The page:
Parliamentary report alerts French authorities to Chinese interference in our universities

the essential The report, chaired by Étienne Blanc (LR, right), describes the “preponderant, but not exclusive, place of China in terms of influence”.

Researchers under pressure, growing self-censorship, institutions under financial dependence: the French university and academic world is subject to multiple interference, with China in the lead, according to a parliamentary report published on Tuesday, October 5. Global geopolitical tensions are no longer to be demonstrated, but the work of the Senate fact-finding mission describes how much they also affect a traditionally open and free sector, that of the university and of research.

The report, chaired by Étienne Blanc (LR, right), describes the “preponderant, but not exclusive, place of China in terms of influence”. Other countries, such as Russia, Turkey and some states in the Persian Gulf, are also affected. “But none can boast of the means and the scale of the Chinese strategy, which plays on multiple tables and no longer conceals its desire to occupy a central position in international relations”, he adds.

“Let’s stop blindness”

Several Western countries have already publicly expressed concern about the strategy of Chinese influence in their universities. “It is important that the countries concerned coordinate,” said the rapporteur, André Gattolin, welcoming in particular the “interest” of the European Commission on the subject. “Let’s stop blindness”, he added, denouncing “ecosystems of influence” at the local or regional level which escape the vigilance of the State.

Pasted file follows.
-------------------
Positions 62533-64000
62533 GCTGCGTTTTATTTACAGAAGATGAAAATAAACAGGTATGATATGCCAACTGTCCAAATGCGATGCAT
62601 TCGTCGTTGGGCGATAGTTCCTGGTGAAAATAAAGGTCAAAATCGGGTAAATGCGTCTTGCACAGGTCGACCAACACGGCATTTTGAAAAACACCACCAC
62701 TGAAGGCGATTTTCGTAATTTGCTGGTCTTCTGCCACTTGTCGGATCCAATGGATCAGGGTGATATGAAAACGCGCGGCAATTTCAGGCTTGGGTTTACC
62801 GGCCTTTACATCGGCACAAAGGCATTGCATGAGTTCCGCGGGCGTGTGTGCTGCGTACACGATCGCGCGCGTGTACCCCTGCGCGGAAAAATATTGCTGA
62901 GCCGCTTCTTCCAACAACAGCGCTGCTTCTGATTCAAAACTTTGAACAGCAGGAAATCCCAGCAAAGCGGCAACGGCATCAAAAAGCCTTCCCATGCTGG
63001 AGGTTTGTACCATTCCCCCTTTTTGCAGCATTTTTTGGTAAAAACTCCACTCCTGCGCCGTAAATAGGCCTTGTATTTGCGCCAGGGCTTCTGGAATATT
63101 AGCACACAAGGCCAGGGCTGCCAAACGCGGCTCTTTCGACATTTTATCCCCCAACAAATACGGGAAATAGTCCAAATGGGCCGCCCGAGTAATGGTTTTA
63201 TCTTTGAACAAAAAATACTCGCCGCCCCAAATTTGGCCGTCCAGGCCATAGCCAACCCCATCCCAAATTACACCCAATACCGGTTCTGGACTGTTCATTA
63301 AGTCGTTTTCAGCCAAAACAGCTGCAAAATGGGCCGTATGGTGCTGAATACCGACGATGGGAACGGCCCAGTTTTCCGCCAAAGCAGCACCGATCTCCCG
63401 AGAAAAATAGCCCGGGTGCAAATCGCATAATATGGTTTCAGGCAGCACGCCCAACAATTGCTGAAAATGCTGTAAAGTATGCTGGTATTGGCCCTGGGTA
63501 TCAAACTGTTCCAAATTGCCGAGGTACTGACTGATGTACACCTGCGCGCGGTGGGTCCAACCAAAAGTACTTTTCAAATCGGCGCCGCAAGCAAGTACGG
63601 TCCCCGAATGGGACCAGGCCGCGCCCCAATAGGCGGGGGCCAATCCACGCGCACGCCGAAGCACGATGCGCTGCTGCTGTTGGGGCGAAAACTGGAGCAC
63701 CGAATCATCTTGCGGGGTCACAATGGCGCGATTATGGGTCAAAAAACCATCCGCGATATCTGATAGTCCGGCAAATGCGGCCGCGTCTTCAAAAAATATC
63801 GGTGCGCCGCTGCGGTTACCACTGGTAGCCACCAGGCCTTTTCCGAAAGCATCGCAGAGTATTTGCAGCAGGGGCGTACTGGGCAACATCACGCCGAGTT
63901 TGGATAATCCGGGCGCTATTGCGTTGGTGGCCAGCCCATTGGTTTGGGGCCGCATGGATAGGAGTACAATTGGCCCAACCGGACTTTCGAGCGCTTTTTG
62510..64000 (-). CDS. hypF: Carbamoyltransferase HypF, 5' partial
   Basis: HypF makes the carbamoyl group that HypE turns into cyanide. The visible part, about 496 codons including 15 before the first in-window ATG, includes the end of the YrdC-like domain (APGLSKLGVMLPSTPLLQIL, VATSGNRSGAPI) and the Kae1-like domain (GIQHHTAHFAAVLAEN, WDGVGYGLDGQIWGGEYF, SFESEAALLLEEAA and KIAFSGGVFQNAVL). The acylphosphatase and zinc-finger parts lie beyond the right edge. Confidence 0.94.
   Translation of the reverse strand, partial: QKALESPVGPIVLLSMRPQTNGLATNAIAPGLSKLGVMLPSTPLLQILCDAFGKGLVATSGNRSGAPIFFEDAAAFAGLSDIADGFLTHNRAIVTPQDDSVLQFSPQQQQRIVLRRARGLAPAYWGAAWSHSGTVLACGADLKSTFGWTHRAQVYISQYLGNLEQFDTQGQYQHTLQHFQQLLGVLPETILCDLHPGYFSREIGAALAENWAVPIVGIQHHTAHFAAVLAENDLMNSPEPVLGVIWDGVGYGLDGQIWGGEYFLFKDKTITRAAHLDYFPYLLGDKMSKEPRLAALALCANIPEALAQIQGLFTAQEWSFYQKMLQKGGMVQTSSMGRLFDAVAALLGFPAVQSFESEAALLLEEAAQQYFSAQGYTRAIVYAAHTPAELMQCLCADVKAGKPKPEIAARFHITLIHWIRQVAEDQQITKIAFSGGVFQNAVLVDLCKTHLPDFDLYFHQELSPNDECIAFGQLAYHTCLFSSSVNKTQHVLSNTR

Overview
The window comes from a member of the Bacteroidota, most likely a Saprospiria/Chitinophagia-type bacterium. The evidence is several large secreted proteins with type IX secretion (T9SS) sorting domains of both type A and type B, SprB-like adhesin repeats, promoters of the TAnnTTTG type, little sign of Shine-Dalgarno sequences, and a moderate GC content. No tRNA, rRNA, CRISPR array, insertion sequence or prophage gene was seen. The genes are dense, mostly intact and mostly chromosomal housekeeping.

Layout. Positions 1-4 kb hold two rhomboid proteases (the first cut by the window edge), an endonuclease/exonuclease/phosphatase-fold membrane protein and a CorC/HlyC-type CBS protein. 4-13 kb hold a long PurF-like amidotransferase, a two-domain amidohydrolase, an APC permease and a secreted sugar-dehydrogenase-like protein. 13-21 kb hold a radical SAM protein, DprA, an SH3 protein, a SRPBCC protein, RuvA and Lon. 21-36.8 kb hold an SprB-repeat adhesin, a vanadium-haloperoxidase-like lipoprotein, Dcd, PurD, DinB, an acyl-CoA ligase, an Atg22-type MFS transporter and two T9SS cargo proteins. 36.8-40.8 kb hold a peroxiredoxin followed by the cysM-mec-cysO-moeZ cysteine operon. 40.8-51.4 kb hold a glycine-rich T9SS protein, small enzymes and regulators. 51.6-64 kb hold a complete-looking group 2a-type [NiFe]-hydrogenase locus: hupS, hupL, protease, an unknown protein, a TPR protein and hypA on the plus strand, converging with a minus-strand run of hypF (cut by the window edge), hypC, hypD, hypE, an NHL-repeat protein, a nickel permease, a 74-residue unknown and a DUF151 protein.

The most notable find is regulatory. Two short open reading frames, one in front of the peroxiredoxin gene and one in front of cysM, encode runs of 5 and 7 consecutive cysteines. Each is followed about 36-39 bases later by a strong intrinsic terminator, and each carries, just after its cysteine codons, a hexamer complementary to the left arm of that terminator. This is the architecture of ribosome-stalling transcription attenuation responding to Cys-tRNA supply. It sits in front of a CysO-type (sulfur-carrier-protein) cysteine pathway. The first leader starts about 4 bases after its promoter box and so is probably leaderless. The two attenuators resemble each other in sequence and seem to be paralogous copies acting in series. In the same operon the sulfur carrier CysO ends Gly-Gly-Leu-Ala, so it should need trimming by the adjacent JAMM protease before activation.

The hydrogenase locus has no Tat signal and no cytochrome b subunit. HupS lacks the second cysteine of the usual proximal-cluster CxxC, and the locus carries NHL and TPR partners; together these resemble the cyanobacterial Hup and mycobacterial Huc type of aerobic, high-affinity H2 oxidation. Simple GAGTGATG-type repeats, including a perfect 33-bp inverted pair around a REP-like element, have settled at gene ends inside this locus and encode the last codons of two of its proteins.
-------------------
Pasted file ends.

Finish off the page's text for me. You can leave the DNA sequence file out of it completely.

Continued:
The 240 -page Senate document describes “attempts to influence” which are no longer limited “to questions of economic intelligence, but extend to academic freedoms and scientific integrity “. The mission looks at a dual process. On the one hand, “the shaping of the image or the reputation of a State, or the promotion of an official” narrative “, by the instrumentalization of the human and social sciences”. On the other hand “the intrusion and capture of sensitive scientific data (…) in order to obtain a strategic, economic or military advantage”.

“China appears to date as the state most able to conduct a strategy of global and systemic influence,” add the authors. Among its tools are in particular the Confucius Institutes (IC), present all over the world. Like their French, German or Spanish counterparts, they intend to promote Chinese culture. But their scorners accuse them of being instruments of propaganda, of threatening the academic freedom of their partners, and even of harboring spies.

Security and transparency

In this regard, the report considers that the “vigilance threshold” of the French academic world is too high, unsuited to new threats and weakened by an overall lack of resources. He recommends in particular “raising the subject of foreign interference to the rank of political priority” and regrets that it “has now become commonplace to speak of Russian” troll farms “or cyberattacks from Russia and China”.

The authors stress the dilemma facing the university, which is by nature open intellectually, but which must henceforth adopt constant vigilance, in particular with regard to its foreign students. The report recommends, among other things, a European Union-wide strategy, the performance of an audit on the security of university IT systems, as well as the creation of a “transparency regime on the origin of extra-European project funding “.

The subject was the subject of a study by the Strategic Research Institute of the Military School (IRSEM), whose authors were interviewed. “Beijing is increasingly assuming to infiltrate and coerce,” they write. “The Party-State now seems to believe that, as Machiavelli wrote in The Prince,” it is safer to be feared than to be loved “”.

Beijing is firing on all cylinders, to the point of monitoring and intimidating Chinese students, but also teachers and administrators “to modify the content of courses, educational material or the programming of events”, observe IRSEM researchers, Paul Charon and Jean-Baptiste Jeangène Vilmer. “The Party-State also uses universities to acquire knowledge and technology, through legal (…) or (…) illegal and covert means such as theft and espionage.” In a “context of civil-military fusion”, this interference helps to allow Beijing “to build weapons of mass destruction or develop surveillance technologies”, they insist.

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